Collaborative Writing With User-Owned Storage and Encryption
How Graphite manages to enable sharing and collaboration while preserving encryption and user-owned storage.
Fair warning, this is a more technical post than normal. However, it’s an important one. As one of the major concerns Graphite solves for is security, it’s important to understand how Graphite provides that security. It’s also important to note that Graphite has not been audited by security professionals. The code is open source and you can always reach out with questions, but I encourage you to do your own due diligence. With that out of the way, let’s dive into how Graphite allows you to share documents and collaborate in real-time without compromising your security.
Remember, with Graphite, you own your data. Your files are stored in the storage provider of your choice. Admittedly, choosing a storage provider is a bit complicated right now (that will change soon!), so the vast majority of people store their files in the default storage provided by Blockstack. But the fact remains: Graphite doesn’t have access to your stored files, even if you’re using Blockstack’s default Azure storage option. In a centralized app, when you share a file, you are giving someone else access to said file which is stored in the app’s database. With Graphite, each user has their own storage hub, so you can’t just give access to someone else to make updates to a file in your storage hub. So, how do we solve this while ensuring everything remains owned by each user and encrypted with each user’s encryption keys?
Let’s start with the process behind sharing a static file (Graphite allows you to share an uneditable copy of your documents or enable real-time collaboration). When you share a static file, you are really just saving a copy of that file in your own storage hub and encrypting that copied file with the recipients public key. Now, with Blockstack identities there are multiple key pairs, so it’s important to know that each user gets a new key pair for each Blockstack app they log into. Your key pair for Graphite is completely different from the key pair for Stealthy. When you share a file with someone, you are encrypting that file with the recipient’s Graphite-specific public key. But how does that user access and decrypt the file?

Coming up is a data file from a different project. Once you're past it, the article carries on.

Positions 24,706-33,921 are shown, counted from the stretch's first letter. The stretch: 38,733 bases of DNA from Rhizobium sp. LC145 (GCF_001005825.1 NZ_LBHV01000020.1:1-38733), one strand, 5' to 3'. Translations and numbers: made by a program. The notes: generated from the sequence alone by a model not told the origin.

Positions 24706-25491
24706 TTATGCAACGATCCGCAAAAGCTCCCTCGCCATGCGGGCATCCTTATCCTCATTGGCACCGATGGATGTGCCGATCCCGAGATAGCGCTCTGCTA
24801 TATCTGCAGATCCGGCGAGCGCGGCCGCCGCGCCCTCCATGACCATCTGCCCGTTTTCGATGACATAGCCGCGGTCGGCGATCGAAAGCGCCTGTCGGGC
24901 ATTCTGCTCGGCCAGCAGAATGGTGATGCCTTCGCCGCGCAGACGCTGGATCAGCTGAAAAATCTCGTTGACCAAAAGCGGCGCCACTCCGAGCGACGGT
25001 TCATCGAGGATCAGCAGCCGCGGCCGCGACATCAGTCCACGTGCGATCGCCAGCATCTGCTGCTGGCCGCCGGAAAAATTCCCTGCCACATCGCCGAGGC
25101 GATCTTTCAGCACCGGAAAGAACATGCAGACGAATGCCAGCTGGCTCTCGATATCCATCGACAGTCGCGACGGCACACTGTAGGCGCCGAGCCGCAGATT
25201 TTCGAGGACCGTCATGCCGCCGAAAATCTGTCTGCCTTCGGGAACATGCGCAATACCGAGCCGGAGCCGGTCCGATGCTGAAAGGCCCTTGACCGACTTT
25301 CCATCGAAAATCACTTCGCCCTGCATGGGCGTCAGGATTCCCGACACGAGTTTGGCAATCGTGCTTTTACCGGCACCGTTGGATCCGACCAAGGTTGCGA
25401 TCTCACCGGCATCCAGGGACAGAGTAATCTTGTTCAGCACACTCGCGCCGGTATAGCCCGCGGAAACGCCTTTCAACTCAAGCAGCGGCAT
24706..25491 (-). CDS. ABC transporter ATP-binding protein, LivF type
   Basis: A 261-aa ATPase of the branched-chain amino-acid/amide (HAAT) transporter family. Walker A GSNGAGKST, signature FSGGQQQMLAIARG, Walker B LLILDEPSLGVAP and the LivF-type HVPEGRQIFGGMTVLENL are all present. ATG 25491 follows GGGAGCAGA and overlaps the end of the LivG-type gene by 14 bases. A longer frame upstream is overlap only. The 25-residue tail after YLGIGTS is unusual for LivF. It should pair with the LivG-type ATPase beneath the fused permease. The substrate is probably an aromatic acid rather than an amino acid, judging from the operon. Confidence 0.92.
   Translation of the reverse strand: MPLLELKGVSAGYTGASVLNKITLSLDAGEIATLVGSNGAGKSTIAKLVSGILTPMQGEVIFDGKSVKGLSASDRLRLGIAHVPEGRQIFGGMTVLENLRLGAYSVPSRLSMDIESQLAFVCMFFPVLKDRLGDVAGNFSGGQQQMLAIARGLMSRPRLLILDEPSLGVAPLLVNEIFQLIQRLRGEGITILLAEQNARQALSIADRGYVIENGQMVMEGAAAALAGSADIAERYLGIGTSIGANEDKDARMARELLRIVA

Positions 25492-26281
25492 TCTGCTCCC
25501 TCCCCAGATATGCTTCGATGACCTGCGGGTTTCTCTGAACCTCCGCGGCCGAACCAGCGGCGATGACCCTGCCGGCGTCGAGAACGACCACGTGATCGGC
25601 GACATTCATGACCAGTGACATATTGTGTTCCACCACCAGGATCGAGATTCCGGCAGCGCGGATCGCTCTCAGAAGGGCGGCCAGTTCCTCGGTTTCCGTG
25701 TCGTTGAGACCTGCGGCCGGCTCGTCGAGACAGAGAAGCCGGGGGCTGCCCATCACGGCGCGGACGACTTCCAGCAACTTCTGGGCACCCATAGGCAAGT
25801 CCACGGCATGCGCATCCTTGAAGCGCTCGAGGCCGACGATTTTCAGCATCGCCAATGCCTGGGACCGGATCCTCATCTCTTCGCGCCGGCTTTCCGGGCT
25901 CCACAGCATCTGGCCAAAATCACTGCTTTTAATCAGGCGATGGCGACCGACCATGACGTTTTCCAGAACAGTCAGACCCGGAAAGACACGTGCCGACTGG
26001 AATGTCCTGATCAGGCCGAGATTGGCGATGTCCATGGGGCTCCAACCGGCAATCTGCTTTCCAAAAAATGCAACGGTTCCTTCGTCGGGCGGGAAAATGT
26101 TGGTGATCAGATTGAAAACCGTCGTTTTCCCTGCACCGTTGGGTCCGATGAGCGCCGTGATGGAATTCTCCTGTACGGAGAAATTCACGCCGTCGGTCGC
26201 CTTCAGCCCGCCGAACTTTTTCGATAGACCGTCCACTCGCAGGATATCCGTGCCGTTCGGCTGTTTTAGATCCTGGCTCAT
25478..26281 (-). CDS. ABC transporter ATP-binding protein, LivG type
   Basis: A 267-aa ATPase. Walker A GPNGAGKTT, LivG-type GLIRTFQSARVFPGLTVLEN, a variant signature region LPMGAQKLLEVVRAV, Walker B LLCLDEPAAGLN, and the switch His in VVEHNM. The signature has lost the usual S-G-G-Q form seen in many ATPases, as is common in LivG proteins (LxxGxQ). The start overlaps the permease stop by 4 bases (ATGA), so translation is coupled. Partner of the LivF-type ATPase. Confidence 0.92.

When the recipient accesses the file (either by the direct link you provide them to it or by going to Documents, clicking the menu button, and clicking Shared Docs), they are actually making an API call to the sender’s storage hub. That API call finds the document that was shared, loads up the encrypted content, and then after the API call is complete, the recipient’s Graphite-specific private key is used to decrypt the file. Since the file was encrypted with the recipient’s Graphite-specific public key, this works and the file content is displayed.
All of the decryption happens client side after the file is loaded and all network requests are complete. If you feel like getting super nerdy and verifying this, have your friend share a Graphite document with you, then load the document with the network panel of the developer tools open. You’ll see a bunch of network requests, so look for one with the document id (you can find this by looking at the last part of the URL). It’ll look like this:
If you click on the network request with the document id and the 202 code, you’ll be able to scroll down in the Headers tab to see the request payload. It should look like this:
If you were a bad actor trying to intercept network requests and access someone’s Graphite documents, the above is all you’d be able to get. Since each Graphite user’s public and private keys are inextricably linked to their Blockstack ID and authentication, it’s not possible for someone to decrypt your files without you giving them your pGraphite-specific private key or them taking your device.
Ok, so that’s sharing a static file. Let’s diagram this quickly:
The process for sharing a collaborative document is largely the same with one key difference. Websockets are used to enable real-time collaboration. This means a central server is used to relay messages between the two or more devices connected in real-time. To help preserve data ownership and decentralization, Graphite has the websockets server code open source and available here. In the production Graphite web app, a server hosted by Graphite relays these messages, but there’s nothing stopping you from deploying your own websockets server.
The natural follow-up question is how does encryption work when websockets are involved? Admittedly, security is not as tight when you choose real-time collaboration. The real-time updates between the documents are not encrypted with your public key. They are encrypted with a secure websockets connection. When the file is then auto-saved to your storage hub, it is, of course, encrypted with your key. If you’re curious about websocket security and best practices, you can read more here (note: Graphite follows all of Heroku’s suggested best security practices):
For those in need of extreme security, Graphite recommends only sharing static copies of files, but for the vast majority of the rest of the world, real-time collaboration provides the convenience you’d expect from Google Docs with significantly more security.
Hopefully, this article was informative. If you have questions, drop on by Twitter and say hi! If you’ve never used Graphite before, give it a shot here: